The tragic bombings that took place during the Boston Marathon on April 15 are likely to spur a dramatic increase in spending on video surveillance equipment, according to market research firm IHS.
According to the latest forecast from IMS Research -- now part of IHS -- worldwide revenue for video surveillance is projected to rise to $20.5 billion in 2016, up a resounding 114 percent from $9.6 billion in 2010. Following the bombings, IHS said the growth may be even more dramatic (the firm is currently in the process of revising its forecast).
History has shown that high-profile terrorism incidents such as the Boston Marathon bombings can drive increased government spending on security, IHS noted.
I think this will be a natural progression after 911 and Boston. Do we have a choice--I'm not too sure. The sad fact is all of this effort is after the fact and seemingly; we do NOT have those security mechanisms in place to adequately prevent future Bostons from happening. Now, what I don't know, is how many tragic events have been stopped as a result of good police work, local and Federal. I'm sure several if not many. We will be living in a world in which the only privacy left will be thoughts never uttered nor written. It's coming then, the media will scream "the public has the right to know".
How much freedom and privacy are we willing to give away to feel marginally safer? It's commonly said that if you have nothing to hide, you shouldn't fear a loss of privacy. But that's not the way things work. The saying "He who would trade liberty for some temporary security, deserves neither liberty nor security" is attributed to Ben Franklin. Whoever said it, I agree. Once all the cameras are up and watching every step you take, there's no going back. The choices we make now will affect our great-grandchildren. I hope that we are wiser than we seem to be.
The follow-up to that, tekochip, it that I heard primary reason they released the photos was because of the amateur investigators out there on the social media site who were fingering everybody and their brother as possible suspects. Once they were focused in the right direction, the identities came out (although not necessarily by those who should have been making the phone calls).
I thought that it was interesting that releasing information to the public is what allowed authorities to apprehend the suspects. Dzhokhar wasn't found when the city was locked down, he was found when the lock down was lifted and a resident noticed something was askew. Had the resident been allowed out of his home Dzhokhar could have been captured first thing in the morning.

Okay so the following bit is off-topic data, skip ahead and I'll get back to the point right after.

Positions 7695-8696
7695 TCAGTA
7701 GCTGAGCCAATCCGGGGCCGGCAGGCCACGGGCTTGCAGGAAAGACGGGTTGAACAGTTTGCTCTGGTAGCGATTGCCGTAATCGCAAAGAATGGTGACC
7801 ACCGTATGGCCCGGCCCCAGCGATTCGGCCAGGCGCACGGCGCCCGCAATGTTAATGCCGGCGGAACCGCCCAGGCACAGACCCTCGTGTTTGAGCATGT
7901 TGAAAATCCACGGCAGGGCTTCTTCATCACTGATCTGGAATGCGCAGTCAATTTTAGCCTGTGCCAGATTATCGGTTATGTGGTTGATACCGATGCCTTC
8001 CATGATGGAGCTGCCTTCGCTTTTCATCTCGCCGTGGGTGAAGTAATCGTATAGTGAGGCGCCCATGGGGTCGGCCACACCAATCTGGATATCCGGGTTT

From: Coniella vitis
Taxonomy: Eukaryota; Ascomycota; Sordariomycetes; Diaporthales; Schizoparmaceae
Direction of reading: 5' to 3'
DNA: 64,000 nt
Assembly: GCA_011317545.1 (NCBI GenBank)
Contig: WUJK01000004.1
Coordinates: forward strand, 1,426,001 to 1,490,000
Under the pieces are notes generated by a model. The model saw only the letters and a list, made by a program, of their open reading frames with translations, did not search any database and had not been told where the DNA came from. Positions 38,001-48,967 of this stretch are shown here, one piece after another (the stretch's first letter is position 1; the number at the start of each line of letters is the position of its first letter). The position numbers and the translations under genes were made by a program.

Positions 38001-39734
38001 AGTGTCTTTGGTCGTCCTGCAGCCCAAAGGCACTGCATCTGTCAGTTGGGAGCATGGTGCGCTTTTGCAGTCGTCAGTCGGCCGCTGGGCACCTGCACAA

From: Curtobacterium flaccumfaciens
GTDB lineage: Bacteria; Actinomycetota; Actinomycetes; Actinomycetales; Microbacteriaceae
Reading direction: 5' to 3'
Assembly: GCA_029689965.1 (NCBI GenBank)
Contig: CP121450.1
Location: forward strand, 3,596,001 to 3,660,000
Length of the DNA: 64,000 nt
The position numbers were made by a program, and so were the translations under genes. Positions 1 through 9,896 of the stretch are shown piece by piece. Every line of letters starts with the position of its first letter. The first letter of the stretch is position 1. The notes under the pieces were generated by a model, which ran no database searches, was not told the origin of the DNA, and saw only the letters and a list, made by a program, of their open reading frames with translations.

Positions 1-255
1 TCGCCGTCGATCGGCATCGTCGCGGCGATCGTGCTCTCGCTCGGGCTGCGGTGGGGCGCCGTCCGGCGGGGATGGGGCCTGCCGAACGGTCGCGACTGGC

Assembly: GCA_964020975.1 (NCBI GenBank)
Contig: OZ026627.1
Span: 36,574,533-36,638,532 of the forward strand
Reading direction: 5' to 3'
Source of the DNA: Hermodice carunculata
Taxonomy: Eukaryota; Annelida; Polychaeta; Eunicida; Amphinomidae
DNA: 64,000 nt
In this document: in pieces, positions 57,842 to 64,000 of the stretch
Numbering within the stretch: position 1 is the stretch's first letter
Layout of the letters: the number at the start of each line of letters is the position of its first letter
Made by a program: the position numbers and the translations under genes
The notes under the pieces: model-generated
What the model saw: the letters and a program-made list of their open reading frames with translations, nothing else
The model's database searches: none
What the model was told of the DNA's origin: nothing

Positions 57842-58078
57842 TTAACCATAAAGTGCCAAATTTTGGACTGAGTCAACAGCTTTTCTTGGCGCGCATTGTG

Of course, this makes perfect sense, especially considering video surveillance helped identify some of the people involved so quickly. I don't like the idea of "Big Brother" watching everyone, everywhere, and I'm sure some people feel a bit uncomfortable with video surveillance, but if it's done discreetly and not used for voyeuristic or overly paranoid surveillance-type purposes, seems like this would be a good thing.
During a teardown of the iPad Air and Microsoft Surface Pro 3 at the Medical Design & Manufacturing Show in Schaumburg, Ill., an engineer showed this "inflammatory" video about the dangers of maliciously mishandling lithium-ion batteries.
Science fiction author Isaac Asimov may have the best rules for effective brainstorming and creativity. His never-before-published essay, "On Creativity," recently made it to the Web pages of MIT Technology Review.
Much has been made over the potentially dangerous flammability of lithium-ion batteries after major companies like Boeing, Sony, and Tesla have grappled with well-publicized battery fires. Researchers at Stanford University may have come up with a solution to this problem with a smart sensor for lithium-ion batteries that provides a warning if the battery is about to overheat or catch fire.
In this new Design News feature, "How it Works," we’re starting off by examining the inner workings of the electronic cigarette. While e-cigarettes seemed like a gimmick just two or three years ago, they’re catching fire -- so to speak. Sales topped $1 billion last year and are set to hit $10 billion by 2017. Cigarette companies are fighting back by buying up e-cigarette manufacturers.
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